Amount of urine in bladder is 300 g. Her cause of death was proclaimed as a hypothermia due to violent accident. Further studies proved that she was not sexually active at the time of her death.
The head of the deceased was bare. He had a unbuttoned fur coat with pockets, a sweater, long sleeved shirt, ski pants over his pants. Footwear was absent. He had only one pair of socks, woolen on the right, cotton on the left. It is hard to explain this uneven distribution. It could be that he had two socks on one foot and later took it off to protect the other bare foot. It might have been someone else's sock who simply gave it away to protect a friend from a certain death. He had a pocket knife and a photo of Zina Kolmogorova. The hand on his watch showed 5:31.
minor abrasions on the forehead
abrasions above the left eyebrow of brown-red color
brown-red abrasions on both cheeks
dried blood on lips
on the lower third of the right forearm and the palm surface many small scratches of dark red coloration
metacarpophalangeal joints on the right hand had brown red bruises. This is common injury in hand to hand fights. To get a better idea of the injuries just make a fist. This is the part of the hand which you use to hit someone.
brownish-purple bruises on the left hand, also superficial wounds on the 2nd and 5th finger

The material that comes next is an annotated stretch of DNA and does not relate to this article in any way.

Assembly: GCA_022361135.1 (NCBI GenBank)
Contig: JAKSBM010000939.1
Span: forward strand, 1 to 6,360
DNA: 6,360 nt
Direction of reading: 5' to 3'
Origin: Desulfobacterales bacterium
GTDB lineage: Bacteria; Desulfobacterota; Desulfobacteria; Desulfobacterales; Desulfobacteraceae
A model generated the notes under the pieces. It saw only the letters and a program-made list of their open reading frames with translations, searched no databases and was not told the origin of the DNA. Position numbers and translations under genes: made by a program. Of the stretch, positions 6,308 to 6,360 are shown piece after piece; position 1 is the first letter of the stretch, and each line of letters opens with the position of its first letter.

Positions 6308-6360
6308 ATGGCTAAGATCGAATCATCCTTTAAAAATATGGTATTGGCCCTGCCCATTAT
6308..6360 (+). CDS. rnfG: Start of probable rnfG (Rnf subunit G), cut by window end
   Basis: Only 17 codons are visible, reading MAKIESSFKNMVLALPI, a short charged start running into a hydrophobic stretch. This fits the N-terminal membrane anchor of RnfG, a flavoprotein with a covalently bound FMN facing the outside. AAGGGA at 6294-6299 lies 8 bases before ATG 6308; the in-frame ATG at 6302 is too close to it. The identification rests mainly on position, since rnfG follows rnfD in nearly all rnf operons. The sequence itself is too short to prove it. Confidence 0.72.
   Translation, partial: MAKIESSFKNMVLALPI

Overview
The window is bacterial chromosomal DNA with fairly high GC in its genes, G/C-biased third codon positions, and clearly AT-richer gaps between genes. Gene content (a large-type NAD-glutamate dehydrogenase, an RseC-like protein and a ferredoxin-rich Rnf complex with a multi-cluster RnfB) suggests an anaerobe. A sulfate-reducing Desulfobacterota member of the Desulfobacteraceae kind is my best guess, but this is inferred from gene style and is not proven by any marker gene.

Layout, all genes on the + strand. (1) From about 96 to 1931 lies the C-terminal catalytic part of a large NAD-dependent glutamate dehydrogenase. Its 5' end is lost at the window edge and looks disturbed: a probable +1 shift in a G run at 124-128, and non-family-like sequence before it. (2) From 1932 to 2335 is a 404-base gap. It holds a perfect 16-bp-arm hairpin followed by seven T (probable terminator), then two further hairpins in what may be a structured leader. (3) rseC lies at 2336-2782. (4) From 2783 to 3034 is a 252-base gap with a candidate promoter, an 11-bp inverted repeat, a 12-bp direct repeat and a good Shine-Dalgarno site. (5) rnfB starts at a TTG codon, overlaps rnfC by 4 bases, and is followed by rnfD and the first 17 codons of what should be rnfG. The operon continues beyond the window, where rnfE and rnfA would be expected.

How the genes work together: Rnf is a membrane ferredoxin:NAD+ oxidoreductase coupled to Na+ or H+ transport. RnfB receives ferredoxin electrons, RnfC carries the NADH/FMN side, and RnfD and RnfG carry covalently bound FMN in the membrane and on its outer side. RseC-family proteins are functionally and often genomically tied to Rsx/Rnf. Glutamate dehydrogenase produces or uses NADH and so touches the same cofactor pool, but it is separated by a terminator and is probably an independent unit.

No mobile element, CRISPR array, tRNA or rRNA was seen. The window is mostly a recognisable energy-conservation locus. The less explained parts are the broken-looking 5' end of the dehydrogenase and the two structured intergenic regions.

bruised knees without bleeding into the underlying tissues
on the lower third of the right leg bruising
both ankles had abrasions, bright red, size 1*0.5 cm and 3.0*2.5 cm. Hemorrhage into the underlying tissue
There were no internal injuries. Amount of urine in the bladder about one litre. The cause of death was hypothermia. Later Yury Yudin will testify that the long sleeved shirt found on the body of Igor Dyatlov was his. But he gave it to Doroshenko when he was departing. It would be logical to assume that Dyatlov got it from the frozen body of Doroshenko after he had died.
Rustem wore a long sleeve shirt, another shirt, sweater, two pairs of pants, four pairs of socks. Unlike previous bodies he wore one boot (valenki) on his right leg. His watch stopped at 8:45am. His pockets had 310 rubles and a passport. Additionally searchers discovered a knife, pen, pencil, comb and a match box with a single sock.
minor brownish red abrasions on the forehead, two scratches are 1.5 cm long at the distance of 0.3 cm between them